Tuesday, 22 December 2015

The Eyes Have It - How to Care for Eyes Naturally

This article is about the importance of our eyes to our overall health, my recent personal experience with my eyes, and some tips on improving eyesight naturally. The importance of our eyes is a point that is often overlooked, and many health books don't even mention eyes. Some people are unaware of how eyeglasses fit into the so-called health care program and I explain more about this program in my article called Our Vision is to Control Yours. (1) I hope that this article will be helpful in filling in the gap between natural eye care and the so-called conventional eye care.

I'm sure everyone has heard that once eyeglasses are obtained and used regularly, they don't work so well after say one year, at least according to the optometrist. In addition, optometrists may not be able to achieve "normal" vision with eyeglasses for the patient. In many cases, the patient ends up going blind in one eye or both. In addition, many people are diagnosed with astigmatism as am I, although not consistently in one eye or the other. Although the prevalence of astigmatism is  now said to increase with age, (2) I am skeptical about this because my left eye was perfect until I started wearing eyeglasses, even when I was young. So these are the underlying reasons I became interested in improving my eyesight with natural techniques.

I also experienced seeing perfectly without glasses and my premise is that if I can do this even for one second, I can do it for longer. This is the mode of operation for oculists too. Because if you can see better with prescription lenses during your test (in dim artificial light), your eyes can adjust to them. But, of course, this destroys the eyes natural behavior and weakens them. Whereas, practicing to see better without glasses restores and improves eyesight.

I have found that wearing glasses causes eyestrain and may contribute to a stiff neck and headaches, the opposite of what is usually said. Eyeglasses frequently cause pressure on the bridge of the nose although they are made lighter nowadays, They also may cause pressure on the temples and sinus cavities. In addition, they easily get dirty and steamy. All these factors may contribute to eyestrain which can become so ingrained that it is hard to notice and after becoming aware of it, may seem impossible to shift. But it is likely that it can be shifted because the body always works to return to its natural balance and relaxed state. It just needs a little help from the owner.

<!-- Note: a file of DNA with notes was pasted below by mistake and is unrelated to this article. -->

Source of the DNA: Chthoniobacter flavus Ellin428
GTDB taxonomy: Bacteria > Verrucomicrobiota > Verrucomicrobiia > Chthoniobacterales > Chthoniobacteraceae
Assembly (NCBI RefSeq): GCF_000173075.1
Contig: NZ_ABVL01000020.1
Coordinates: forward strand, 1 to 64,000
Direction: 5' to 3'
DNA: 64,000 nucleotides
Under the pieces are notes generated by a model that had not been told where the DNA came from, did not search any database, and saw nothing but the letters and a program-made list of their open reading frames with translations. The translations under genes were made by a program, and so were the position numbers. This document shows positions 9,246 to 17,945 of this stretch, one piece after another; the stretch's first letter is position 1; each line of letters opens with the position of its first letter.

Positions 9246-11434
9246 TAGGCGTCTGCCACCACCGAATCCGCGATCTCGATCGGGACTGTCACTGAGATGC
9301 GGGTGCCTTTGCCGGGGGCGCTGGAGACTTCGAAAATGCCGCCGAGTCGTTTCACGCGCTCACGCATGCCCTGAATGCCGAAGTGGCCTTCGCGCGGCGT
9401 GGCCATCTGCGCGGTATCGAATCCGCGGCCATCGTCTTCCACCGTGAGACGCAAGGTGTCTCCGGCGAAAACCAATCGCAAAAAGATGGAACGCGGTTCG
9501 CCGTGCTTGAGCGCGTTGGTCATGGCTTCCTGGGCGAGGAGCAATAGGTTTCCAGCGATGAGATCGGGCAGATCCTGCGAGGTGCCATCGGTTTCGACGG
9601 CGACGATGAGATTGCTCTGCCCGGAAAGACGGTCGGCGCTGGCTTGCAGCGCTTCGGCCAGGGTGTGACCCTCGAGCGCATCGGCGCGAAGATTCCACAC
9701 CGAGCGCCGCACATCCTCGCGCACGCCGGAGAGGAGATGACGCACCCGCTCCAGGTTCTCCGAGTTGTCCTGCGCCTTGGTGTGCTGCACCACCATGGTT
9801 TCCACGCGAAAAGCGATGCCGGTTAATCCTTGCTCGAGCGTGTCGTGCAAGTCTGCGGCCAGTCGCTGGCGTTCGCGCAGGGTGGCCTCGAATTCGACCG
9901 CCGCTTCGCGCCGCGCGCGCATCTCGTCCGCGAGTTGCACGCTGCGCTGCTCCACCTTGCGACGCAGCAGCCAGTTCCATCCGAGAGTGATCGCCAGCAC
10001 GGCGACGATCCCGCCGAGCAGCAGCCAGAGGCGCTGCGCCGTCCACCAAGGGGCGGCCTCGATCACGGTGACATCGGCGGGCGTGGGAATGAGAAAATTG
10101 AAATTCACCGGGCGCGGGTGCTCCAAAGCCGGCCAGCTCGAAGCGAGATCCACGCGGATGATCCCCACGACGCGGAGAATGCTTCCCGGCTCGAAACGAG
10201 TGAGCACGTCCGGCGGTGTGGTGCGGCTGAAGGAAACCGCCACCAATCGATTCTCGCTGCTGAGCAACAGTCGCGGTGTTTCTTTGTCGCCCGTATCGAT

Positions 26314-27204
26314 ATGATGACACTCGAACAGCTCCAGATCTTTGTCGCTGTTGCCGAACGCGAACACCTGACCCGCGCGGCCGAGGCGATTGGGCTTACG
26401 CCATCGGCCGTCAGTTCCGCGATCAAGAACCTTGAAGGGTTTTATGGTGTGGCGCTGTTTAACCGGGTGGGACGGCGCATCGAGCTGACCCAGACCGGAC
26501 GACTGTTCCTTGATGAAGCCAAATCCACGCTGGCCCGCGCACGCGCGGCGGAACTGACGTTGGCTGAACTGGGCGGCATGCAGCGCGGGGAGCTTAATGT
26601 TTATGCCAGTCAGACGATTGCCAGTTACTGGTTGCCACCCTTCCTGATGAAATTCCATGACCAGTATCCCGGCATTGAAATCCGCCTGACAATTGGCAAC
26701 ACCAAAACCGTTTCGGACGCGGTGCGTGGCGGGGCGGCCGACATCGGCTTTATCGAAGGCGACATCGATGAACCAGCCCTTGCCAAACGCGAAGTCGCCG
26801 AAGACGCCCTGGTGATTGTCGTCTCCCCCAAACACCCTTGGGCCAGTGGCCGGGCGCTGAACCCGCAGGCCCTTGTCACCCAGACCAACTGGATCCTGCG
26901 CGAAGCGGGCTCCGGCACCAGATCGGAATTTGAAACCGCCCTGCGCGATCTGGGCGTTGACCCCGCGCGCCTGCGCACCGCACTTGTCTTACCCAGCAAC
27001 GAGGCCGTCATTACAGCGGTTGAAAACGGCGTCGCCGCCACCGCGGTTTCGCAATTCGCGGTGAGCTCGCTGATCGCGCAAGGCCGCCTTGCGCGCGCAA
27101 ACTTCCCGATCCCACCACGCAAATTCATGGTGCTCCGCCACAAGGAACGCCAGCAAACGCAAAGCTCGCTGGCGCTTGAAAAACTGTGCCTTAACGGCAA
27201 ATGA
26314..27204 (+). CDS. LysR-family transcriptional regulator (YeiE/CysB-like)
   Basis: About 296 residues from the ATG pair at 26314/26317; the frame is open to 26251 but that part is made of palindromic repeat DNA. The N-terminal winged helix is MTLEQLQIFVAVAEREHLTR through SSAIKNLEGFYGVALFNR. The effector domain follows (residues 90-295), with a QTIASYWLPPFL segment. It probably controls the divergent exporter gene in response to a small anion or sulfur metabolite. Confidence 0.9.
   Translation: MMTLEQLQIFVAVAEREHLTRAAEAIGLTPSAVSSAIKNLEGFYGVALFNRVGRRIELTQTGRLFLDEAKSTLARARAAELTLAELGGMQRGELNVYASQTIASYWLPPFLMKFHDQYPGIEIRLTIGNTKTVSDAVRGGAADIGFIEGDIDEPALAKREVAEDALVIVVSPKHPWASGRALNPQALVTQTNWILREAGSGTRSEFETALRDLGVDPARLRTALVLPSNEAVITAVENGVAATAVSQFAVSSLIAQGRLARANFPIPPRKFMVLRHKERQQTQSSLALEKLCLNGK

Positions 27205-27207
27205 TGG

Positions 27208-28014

Better Sight Without Glasses

I started on my mission to improve my eyesight in earnest this summer (2015) after reading a book by Harry Benjamin, Better Sight Without Glasses. (3) It was pure chance that I had this book from a library that I used to run at a bio-dynamic organic farm. It is a slim book, but it ended up changing my life.

This book had excellent information about the eyes, how they work and how to help eyesight by relaxing, but also by diet and exercises.  I took up some of these techniques and I describe a little below.

Like having constant stress in the neck which is common, causes pain and restricts movement and circulation, stress in the eye muscles can be constant, restrict movement of the eyes and decrease circulation in this area which inhibits the natural ability to see. It just so happens that similar things that can improve the neck, can help to improve eyesight. Relaxing the neck muscles will help the eye muscles to relax as they are closely connected. Plus it is easier to notice when neck muscles are tight and this can give an indication of the condition of the eye muscles. All the techniques below can help with relaxation.

Fasting and Diet
In the summer of 2015, I did a 12-week program of fasting which I enjoyed so much I actually did it a few more times at the end of the summer. I simply did a water fast one day a week. For 12-weeks, I did this on the same day every week and I started to look forward to it. It was easier to fast on the warmer days and a few times when it was cooler, I did not stick to the water only, but did a restricted diet instead.  However, most times, I enjoyed the water only.

Fasting helps improve circulation and allows the body to clean up unfinished business including removing toxins, debris and unwelcome visitors. This is a general health measure, but the eyes benefit in particular.

A word of caution: too much fasting my cause the eyes to sink into the head. This also happens naturally as we age because of orbital fat reduction. (4)

On my non-fast days, I had a lot of cleansing fruit for my breakfasts. I also had lots of vegetables and ate them raw and cooked together with the usual nuts and seeds, meat, fish, eggs, and chicken. I love eating lots of carrots which are supposed to help with night vision. I already restrict my starch and chemical intake and do not have any refined sugar, alcohol or caffeine, all of which are helpful for this program.